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Author Topic: Fill in 3rd rail?  (Read 19509 times)
Noggin
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« Reply #75 on: December 11, 2016, 11:12:59 PM »


With a more modern unit, there will be software to re-write, which may well end up costing more money and taking longer than figuring out how to do the engine and where the fuel tank goes.

I think that the 319's are computer controlled via a thyristor not camshaft/PCM controller.

As it might have a 286 PC running IBM DOS 3.3 it is probably quite reliable!

Imagine a crowded 12 car set running under Windows 8, stuck somewhere critical, with the guard and driver walking down the train asking "anyone know how to....?"

OTC

I imagine you are right, I suppose what I meant was that they are still relatively simple compared with modern units where you have extensive computer management of the traction system e.g. power flows, braking, traction control etc.
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grahame
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« Reply #76 on: December 22, 2016, 06:58:45 PM »

From Porterbrook's news (here)

Quote
Porterbrook and Northern to introduce bi-mode Class 319 Flex trains

Working with the Rail North Partnership, to support a growing railway in the north, Porterbrook and train operator Northern, part of the Arriva Group, are jointly developing a highly innovative rolling stock concept.

Porterbrook Leasing is pleased to announce that it has committed to deliver to Northern, a variant of a Class 319 electric train which is able to operate seamlessly over electrified and non-electrified routes, spreading the benefits of electrification to more rail users. The project is supported by Rail North, representing local authorities in the north of England.

The Class 319 Flex concept is designed to create a bi-mode train by fitting two diesel powered alternators, one under each of the driving trailer cars. The diesel alternators provide power to the existing traction and auxiliary equipment to allow the EMU to operate without an overhead or 3rd rail supply. The systems will provide power through the trainís DC bus, avoiding any significant changes to the existing equipment and creating a unit capable of operating from a number of different power sources whilst maintaining its full capabilities on electrified routes.

[snip]


The first units will be in passenger service with train operator Arriva Northern by spring 2018 and from then on will be available to a wide range of operators who will be able to make full use of electrically powered rolling stock on partially electrified routes.

There are around 86 4 car units in class 319
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IndustryInsider
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« Reply #77 on: December 22, 2016, 08:58:04 PM »

Interesting idea.  Let's hope it doesn't become fraught with reliability and teething troubles which can often happen when something new is added to something old.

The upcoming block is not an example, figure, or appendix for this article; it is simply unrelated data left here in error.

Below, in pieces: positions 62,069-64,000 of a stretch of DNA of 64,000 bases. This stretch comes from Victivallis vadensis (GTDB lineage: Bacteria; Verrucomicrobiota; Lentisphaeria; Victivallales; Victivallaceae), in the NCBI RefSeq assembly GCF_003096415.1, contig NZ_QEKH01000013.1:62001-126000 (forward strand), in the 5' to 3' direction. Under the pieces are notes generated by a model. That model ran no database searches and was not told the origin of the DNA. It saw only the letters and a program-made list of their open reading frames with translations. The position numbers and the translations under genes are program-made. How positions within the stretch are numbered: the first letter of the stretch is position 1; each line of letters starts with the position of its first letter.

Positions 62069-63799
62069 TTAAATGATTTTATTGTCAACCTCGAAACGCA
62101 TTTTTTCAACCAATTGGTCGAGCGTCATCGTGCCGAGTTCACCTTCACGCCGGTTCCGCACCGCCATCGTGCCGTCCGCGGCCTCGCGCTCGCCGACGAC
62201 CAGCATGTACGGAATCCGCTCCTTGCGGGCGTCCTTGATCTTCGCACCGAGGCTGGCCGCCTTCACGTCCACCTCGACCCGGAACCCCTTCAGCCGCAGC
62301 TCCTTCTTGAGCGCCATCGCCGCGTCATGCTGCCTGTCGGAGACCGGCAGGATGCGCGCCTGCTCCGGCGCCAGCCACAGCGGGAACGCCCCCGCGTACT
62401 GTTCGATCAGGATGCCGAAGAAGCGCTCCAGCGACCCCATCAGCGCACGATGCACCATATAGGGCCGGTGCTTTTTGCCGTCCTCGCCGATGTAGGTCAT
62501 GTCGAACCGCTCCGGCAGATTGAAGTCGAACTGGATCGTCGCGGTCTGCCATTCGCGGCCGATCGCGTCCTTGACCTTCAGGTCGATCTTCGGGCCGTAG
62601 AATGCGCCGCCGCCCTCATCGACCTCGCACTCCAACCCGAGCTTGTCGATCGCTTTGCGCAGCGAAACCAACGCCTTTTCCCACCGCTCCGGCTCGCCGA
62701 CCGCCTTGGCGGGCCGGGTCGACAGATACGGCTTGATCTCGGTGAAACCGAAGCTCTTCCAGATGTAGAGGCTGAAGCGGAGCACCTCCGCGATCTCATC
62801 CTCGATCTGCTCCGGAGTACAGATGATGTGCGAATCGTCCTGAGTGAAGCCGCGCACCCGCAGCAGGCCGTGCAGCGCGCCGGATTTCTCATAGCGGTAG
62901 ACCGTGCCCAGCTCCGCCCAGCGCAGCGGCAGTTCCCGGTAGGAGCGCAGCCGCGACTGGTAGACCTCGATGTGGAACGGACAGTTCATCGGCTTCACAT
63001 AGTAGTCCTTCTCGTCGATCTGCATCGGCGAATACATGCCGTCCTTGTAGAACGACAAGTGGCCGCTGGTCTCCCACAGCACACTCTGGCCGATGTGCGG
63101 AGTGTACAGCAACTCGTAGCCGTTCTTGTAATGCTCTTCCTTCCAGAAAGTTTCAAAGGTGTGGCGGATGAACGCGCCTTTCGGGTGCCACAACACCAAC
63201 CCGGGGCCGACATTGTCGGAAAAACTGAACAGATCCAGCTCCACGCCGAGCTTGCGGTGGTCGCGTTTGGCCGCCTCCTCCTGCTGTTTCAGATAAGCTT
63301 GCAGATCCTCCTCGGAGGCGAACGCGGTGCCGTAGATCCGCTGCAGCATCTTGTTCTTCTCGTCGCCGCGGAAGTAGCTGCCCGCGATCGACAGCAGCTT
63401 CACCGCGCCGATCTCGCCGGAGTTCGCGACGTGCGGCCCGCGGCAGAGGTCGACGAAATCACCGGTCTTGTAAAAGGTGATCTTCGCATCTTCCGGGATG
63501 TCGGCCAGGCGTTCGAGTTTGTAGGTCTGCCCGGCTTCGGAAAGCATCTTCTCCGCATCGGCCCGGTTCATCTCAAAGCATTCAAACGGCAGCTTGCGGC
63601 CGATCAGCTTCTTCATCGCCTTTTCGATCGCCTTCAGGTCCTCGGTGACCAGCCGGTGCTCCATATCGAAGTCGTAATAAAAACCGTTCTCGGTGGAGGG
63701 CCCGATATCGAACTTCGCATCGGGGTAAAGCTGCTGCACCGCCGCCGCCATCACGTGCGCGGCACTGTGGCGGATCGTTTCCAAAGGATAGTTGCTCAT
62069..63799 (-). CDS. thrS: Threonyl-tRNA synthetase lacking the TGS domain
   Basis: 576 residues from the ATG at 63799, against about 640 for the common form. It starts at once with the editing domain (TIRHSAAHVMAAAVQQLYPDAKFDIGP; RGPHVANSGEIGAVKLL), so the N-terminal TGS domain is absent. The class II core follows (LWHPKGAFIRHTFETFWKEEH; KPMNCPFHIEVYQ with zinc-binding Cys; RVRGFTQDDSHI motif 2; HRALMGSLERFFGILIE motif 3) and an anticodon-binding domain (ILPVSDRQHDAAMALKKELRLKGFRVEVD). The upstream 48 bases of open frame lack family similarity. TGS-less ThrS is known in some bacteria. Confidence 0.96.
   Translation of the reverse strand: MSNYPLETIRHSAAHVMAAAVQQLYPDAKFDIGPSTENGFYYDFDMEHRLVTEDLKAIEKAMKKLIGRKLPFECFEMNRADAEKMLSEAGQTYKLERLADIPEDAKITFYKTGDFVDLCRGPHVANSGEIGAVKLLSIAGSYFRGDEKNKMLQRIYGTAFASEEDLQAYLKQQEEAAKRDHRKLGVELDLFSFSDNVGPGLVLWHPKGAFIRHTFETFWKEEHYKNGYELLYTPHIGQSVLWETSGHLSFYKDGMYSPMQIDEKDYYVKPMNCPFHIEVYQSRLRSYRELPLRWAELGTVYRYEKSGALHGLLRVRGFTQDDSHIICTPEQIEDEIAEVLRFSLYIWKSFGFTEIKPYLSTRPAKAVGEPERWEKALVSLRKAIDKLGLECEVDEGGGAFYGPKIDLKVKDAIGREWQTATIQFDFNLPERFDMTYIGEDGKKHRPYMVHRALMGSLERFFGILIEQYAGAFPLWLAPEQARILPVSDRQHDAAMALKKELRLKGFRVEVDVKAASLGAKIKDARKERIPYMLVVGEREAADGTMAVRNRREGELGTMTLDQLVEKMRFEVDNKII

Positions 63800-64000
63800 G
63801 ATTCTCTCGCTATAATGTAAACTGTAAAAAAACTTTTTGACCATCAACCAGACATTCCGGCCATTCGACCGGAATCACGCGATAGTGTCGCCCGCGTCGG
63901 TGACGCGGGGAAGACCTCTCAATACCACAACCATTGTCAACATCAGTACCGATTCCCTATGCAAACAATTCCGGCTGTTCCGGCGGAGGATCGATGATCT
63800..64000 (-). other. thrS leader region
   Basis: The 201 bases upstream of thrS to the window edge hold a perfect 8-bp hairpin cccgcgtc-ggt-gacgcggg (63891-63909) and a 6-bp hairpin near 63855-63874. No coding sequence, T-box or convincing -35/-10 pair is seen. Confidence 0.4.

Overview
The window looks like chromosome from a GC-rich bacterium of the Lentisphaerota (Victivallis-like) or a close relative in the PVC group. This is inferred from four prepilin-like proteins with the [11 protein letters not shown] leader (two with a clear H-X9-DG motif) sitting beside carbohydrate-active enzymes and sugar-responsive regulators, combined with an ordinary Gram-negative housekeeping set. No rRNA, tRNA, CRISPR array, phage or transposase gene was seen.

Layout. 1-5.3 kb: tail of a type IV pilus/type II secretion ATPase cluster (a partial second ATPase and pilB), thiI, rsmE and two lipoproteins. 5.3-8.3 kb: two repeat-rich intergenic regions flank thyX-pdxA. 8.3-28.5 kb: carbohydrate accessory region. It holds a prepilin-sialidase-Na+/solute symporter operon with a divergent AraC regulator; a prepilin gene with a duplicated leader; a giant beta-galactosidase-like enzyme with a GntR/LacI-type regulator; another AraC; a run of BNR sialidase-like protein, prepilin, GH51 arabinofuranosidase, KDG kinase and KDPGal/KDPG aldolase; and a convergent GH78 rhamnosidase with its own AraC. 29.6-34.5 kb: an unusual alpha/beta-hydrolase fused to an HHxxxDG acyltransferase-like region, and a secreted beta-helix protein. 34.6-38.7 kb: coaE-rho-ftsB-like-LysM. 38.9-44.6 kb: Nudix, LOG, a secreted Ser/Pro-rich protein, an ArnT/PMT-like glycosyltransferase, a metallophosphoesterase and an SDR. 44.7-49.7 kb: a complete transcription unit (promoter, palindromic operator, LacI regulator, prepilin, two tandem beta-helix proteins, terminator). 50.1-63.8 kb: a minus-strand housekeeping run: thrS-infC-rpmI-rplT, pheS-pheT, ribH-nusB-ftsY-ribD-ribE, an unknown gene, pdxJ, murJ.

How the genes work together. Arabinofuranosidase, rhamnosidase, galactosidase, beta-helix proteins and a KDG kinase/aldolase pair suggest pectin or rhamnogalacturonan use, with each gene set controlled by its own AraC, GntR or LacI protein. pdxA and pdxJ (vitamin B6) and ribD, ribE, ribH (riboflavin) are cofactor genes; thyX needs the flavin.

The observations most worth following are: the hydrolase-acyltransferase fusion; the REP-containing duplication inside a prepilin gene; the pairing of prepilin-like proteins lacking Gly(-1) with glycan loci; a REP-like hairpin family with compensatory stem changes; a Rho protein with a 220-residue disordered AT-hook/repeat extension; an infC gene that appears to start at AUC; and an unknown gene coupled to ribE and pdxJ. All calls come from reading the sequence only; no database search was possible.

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stuving
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« Reply #78 on: December 22, 2016, 08:58:22 PM »

The Class 319 Flex concept is designed to create a bi-mode train by fitting two diesel powered alternators, one under each of the driving trailer cars. The diesel alternators provide power to the existing traction and auxiliary equipment to allow the EMU to operate without an overhead or 3rd rail supply.

I wonder ...

Current reckoning is that engines that meet NRMM IIIB with enough power for a DMU are too big to go under the floor. The D-train gets round that (and a low floor) by using smaller engines in pairs. They are talking about two pairs (800 HP, or 600 kW, total) per train.

The 319 is heavier and will need over 1 MW prime power to match the existing performance. That's nearly twice a D-train's power, and looks hard to do on only two cars. So have the engine makers managed to reduce the profile of the bigger IIIB versions? Or will it be pretty slow?
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Surrey 455
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« Reply #79 on: December 22, 2016, 09:48:24 PM »

NRMM IIIB

Eh?
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stuving
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« Reply #80 on: December 22, 2016, 10:16:21 PM »


Does that imply that there are readers of this forum who are not intimately familiar with European Directive 97/68/EC, implemented into UK law by the "Non-Road Mobile Machinery (Emission of Gaseous and Particulate Pollutants) Regulations 1999" (Statutory Instrument No. 1999/1053)? [The Regulations apply to new engines to be installed in non-road mobile machinery, intended and suited to move, or to be moved on the ground, either on or off the road.]

Surely not.
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grahame
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« Reply #81 on: December 23, 2016, 07:02:51 AM »

Or will it be pretty slow?

But that's a question asked only for the diesel sections of the route, right?  I'm aware that I'm posting in the North Downs line section here, and I don't know the gradient profile ... but let's say on "the Bedwyns" ... would a slow movement away at Hungerford, Kintbury and (return journey only) Bedwyn be a small price to pay especially when balanced against the greater acceleration under electric power all the rest of the way to Paddington?
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